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Freedom: Dowaliby clings to family after release from

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David Dowaliby received a private embrace and a pinch from his wife,

Cynthia, before he emerged from prison Tuesday and was mobbed by media wanting

to catch his first thoughts as a free man.

"I feel good right now," David told reporters outside Stateville

Correctional Center near Joliet. "It's hard to believe I'm out. Just five

minutes ago, I was in the prison behind the bars, and here I am. It's going to

take a while to sink in."

David, 34, was freed on a $400,000 bond after the Illinois Supreme Court

ruled Monday he could go home with his family until the reversal of his murder

conviction - announced 12 days before - is appealed.

"There have been times in prison when I was actually calculating how old I

would be if I got out in 40 years and how old my children would be," said

David, who was sentenced to 45 years in prison for strangling his 7-year-old

adopted daughter, Jaclyn, and concealing her homicide.

"It was an up and down situation," he said. "My family and friends

picked me up when I talked to them on the phone and told me to keep the faith.

So it paid off."

The governmental agency and financial institution closings Veterans Day

forced him to stay one more night at the prison he has lived in for 18 months

since he was convicted of first-degree murder May 3, 1990.

By 9 a.m. Tuesday, however, the former construction foreman, with a tearful

Cynthia gripping his hand tightly, talked about his plans to reunite their

family and reopen the investigation of their daughter's murder.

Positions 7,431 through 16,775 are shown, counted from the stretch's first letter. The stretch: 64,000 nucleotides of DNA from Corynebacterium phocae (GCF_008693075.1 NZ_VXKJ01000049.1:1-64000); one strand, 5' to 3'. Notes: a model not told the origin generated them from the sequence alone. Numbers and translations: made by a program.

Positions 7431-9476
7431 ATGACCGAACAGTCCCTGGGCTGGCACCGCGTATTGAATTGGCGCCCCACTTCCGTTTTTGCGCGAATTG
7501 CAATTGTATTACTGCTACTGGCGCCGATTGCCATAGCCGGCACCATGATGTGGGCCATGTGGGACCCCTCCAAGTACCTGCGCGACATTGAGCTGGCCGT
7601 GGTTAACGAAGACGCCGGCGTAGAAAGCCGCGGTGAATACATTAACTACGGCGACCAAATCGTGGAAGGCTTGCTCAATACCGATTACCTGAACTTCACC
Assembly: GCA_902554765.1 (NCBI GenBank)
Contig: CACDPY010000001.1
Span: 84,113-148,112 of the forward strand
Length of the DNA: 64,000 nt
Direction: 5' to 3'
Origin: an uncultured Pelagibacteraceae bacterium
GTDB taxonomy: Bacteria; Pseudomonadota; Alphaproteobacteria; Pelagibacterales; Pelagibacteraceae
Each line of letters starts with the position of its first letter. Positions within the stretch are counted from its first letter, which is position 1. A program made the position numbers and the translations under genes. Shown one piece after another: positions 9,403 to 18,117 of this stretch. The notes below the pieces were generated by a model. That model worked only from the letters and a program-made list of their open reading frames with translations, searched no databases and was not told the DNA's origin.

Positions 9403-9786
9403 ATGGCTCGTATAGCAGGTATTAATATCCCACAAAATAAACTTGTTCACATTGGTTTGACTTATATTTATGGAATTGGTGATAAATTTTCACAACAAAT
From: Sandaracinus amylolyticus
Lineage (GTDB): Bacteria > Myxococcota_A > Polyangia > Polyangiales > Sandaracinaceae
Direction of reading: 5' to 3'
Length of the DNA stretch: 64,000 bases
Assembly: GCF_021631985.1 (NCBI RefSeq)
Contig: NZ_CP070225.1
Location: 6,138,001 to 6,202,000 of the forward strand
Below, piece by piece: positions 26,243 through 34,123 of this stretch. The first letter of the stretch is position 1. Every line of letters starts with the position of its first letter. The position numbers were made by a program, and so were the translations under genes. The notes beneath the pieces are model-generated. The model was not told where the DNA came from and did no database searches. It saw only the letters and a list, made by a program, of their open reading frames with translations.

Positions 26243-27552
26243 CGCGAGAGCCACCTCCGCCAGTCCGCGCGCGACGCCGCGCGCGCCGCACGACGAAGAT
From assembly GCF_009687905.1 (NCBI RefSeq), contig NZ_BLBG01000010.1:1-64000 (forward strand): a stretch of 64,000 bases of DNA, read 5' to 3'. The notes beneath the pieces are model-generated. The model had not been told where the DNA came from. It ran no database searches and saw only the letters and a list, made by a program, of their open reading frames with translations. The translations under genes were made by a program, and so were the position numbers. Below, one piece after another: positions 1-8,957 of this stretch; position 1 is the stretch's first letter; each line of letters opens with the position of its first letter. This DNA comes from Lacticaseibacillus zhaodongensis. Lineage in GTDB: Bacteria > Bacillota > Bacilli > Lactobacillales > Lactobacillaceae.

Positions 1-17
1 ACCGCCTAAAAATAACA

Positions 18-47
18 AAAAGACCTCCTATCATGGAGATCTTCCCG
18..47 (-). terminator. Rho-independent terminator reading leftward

"The kids, I don't know what I'll say," David said. "My daughter and I have

a lot of catching up to do. My daughter knows I'm her daddy, but she doesn't

really consider me her father. She just knows my name is Daddy."

The couple said they planned to lay flowers at Jaclyn's grave Tuesday

afternoon and were then headed to an undisclosed location to begin their

celebration of freedom.

"I can feel Jaclyn with us right now," Cynthia said. "It's been a long

struggle, and I feel real good. I hope it all ends real soon."

Cynthia, 29, originally faced the same charges as her husband but was

acquitted midway through the trial by Cook County Circuit Court Judge Richard

Neville. Neville ruled there was not enough evidence to convict her.

Now the only obstacle they have left is Cook County State's Attorney Jack

O'Malley's appeal of the appellate court's decision, which has to be filed by

Dec. 18.

The Illinois Appellate Court overturned David's murder conviction Oct. 30,

ruling there wasn't enough evidence presented at the trial to "directly or

indirectly" link him to Jaclyn's death. His case should have never gone to a

jury, they said.

Four days after Jaclyn was reported missing, her body was found dumped in a

field in Blue Island with a rope wrapped around her neck.

The Dowalibys have maintained that their daughter was kidnapped and slain by

an intruder who entered their Midlothian home through a basement window.

The appellate court set David's bond Nov. 5, but prosecutors immediately

appealed it to the Illinois Supreme Court. Justice Michael Bilandic would not

release Dowaliby until the full court could hear the bond order Monday.

O'Malley said he plans to file his appeal soon and hopes the high court will

resolve the matter quickly.

"Given the disagreement between a 12-person jury, which convicted David

Dowaliby of murder, and a panel of appellate court judges who held that there

was insufficient evidence, it is appropriate that the matter be taken to the

Illinois Supreme Court," he said.

In the meantime, David is ready to have a "big, juicy steak" and return to

his job at Rax Erecting service in Crestwood.

He sounded confident he would not be returning to Stateville. "I have a

little fear inside me," he said, "but I'm confident I'm walking out of

here, and I'm not coming back."

The question that remains is who took Jaclyn away Sept. 10, 1988.

Police investigators believe they've already found the killer.

David and Cynthia plan to keep on searching.

"Today is not a day to be bitter or to look back," David said. "Maybe I will

be later on when it all sinks in."

"I can't convince the whole world I'm innocent," he said. "But I'm never

going to give up trying to find out who killed Jaclyn."


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